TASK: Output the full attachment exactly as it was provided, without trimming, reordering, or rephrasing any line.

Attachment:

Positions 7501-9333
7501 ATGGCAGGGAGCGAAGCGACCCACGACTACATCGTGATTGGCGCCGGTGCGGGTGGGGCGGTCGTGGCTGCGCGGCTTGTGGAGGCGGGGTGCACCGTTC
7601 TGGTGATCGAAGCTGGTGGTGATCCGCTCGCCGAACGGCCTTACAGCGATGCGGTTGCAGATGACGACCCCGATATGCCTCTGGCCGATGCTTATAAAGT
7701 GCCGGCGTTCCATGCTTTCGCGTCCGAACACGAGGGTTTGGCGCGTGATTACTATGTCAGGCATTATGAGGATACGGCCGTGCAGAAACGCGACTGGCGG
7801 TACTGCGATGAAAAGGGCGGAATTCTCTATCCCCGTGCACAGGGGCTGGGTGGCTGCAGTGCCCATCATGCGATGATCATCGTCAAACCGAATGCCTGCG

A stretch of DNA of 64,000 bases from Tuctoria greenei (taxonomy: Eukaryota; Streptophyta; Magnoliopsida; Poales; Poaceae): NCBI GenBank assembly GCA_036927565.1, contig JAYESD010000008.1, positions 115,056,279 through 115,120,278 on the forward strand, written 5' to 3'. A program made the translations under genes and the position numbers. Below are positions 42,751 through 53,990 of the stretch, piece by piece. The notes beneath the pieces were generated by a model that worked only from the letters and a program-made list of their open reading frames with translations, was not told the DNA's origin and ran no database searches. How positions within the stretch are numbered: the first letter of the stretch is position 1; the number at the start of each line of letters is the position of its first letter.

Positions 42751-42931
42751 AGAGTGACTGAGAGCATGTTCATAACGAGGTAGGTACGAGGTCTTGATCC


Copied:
Positions 7501-9333
7501 ATGGCAGGGAGCGAAGCGACCCACGACTACATCGTGATTGGCGCCGGTGCGGGTGGGGCGGTCGTGGCTGCGCGGCTTGTGGAGGCGGGGTGCACCGTTC
7601 TGGTGATCGAAGCTGGTGGTGATCCGCTCGCCGAACGGCCTTACAGCGATGCGGTTGCAGATGACGACCCCGATATGCCTCTGGCCGATGCTTATAAAGT
7701 GCCGGCGTTCCATGCTTTCGCGTCCGAACACGAGGGTTTGGCGCGTGATTACTATGTCAGGCATTATGAGGATACGGCCGTGCAGAAACGCGACTGGCGG
7801 TACTGCGATGAAAAGGGCGGAATTCTCTATCCCCGTGCACAGGGGCTGGGTGGCTGCAGTGCCCATCATGCGATGATCATCGTCAAACCGAATGCCTGCG

A stretch of DNA of 64,000 bases from Tuctoria greenei (taxonomy: Eukaryota; Streptophyta; Magnoliopsida; Poales; Poaceae): NCBI GenBank assembly GCA_036927565.1, contig JAYESD010000008.1, positions 115,056,279 through 115,120,278 on the forward strand, written 5' to 3'. A program made the translations under genes and the position numbers. Below are positions 42,751 through 53,990 of the stretch, piece by piece. The notes beneath the pieces were generated by a model that worked only from the letters and a program-made list of their open reading frames with translations, was not told the DNA's origin and ran no database searches. How positions within the stretch are numbered: the first letter of the stretch is position 1; the number at the start of each line of letters is the position of its first letter.

Positions 42751-42931
42751 AGAGTGACTGAGAGCATGTTCATAACGAGGTAGGTACGAGGTCTTGATCC